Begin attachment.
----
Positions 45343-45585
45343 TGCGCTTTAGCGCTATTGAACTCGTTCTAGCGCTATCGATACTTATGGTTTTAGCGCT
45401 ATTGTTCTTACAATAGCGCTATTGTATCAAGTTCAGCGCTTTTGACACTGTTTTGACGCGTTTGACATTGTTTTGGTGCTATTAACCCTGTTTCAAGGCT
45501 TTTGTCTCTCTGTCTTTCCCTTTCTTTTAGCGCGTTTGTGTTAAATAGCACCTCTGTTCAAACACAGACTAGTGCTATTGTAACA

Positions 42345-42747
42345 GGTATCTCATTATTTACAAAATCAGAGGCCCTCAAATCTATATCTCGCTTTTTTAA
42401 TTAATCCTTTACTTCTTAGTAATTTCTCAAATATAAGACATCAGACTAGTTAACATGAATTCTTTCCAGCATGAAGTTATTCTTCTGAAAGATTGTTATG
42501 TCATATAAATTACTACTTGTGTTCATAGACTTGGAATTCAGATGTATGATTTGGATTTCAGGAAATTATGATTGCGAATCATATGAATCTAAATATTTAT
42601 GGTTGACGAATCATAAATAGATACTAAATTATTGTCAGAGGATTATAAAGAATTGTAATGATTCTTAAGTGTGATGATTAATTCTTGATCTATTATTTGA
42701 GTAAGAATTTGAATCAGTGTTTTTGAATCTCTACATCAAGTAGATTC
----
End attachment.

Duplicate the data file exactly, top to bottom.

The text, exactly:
Positions 45343-45585
45343 TGCGCTTTAGCGCTATTGAACTCGTTCTAGCGCTATCGATACTTATGGTTTTAGCGCT
45401 ATTGTTCTTACAATAGCGCTATTGTATCAAGTTCAGCGCTTTTGACACTGTTTTGACGCGTTTGACATTGTTTTGGTGCTATTAACCCTGTTTCAAGGCT
45501 TTTGTCTCTCTGTCTTTCCCTTTCTTTTAGCGCGTTTGTGTTAAATAGCACCTCTGTTCAAACACAGACTAGTGCTATTGTAACA

Positions 42345-42747
42345 GGTATCTCATTATTTACAAAATCAGAGGCCCTCAAATCTATATCTCGCTTTTTTAA
42401 TTAATCCTTTACTTCTTAGTAATTTCTCAAATATAAGACATCAGACTAGTTAACATGAATTCTTTCCAGCATGAAGTTATTCTTCTGAAAGATTGTTATG
42501 TCATATAAATTACTACTTGTGTTCATAGACTTGGAATTCAGATGTATGATTTGGATTTCAGGAAATTATGATTGCGAATCATATGAATCTAAATATTTAT
42601 GGTTGACGAATCATAAATAGATACTAAATTATTGTCAGAGGATTATAAAGAATTGTAATGATTCTTAAGTGTGATGATTAATTCTTGATCTATTATTTGA
42701 GTAAGAATTTGAATCAGTGTTTTTGAATCTCTACATCAAGTAGATTC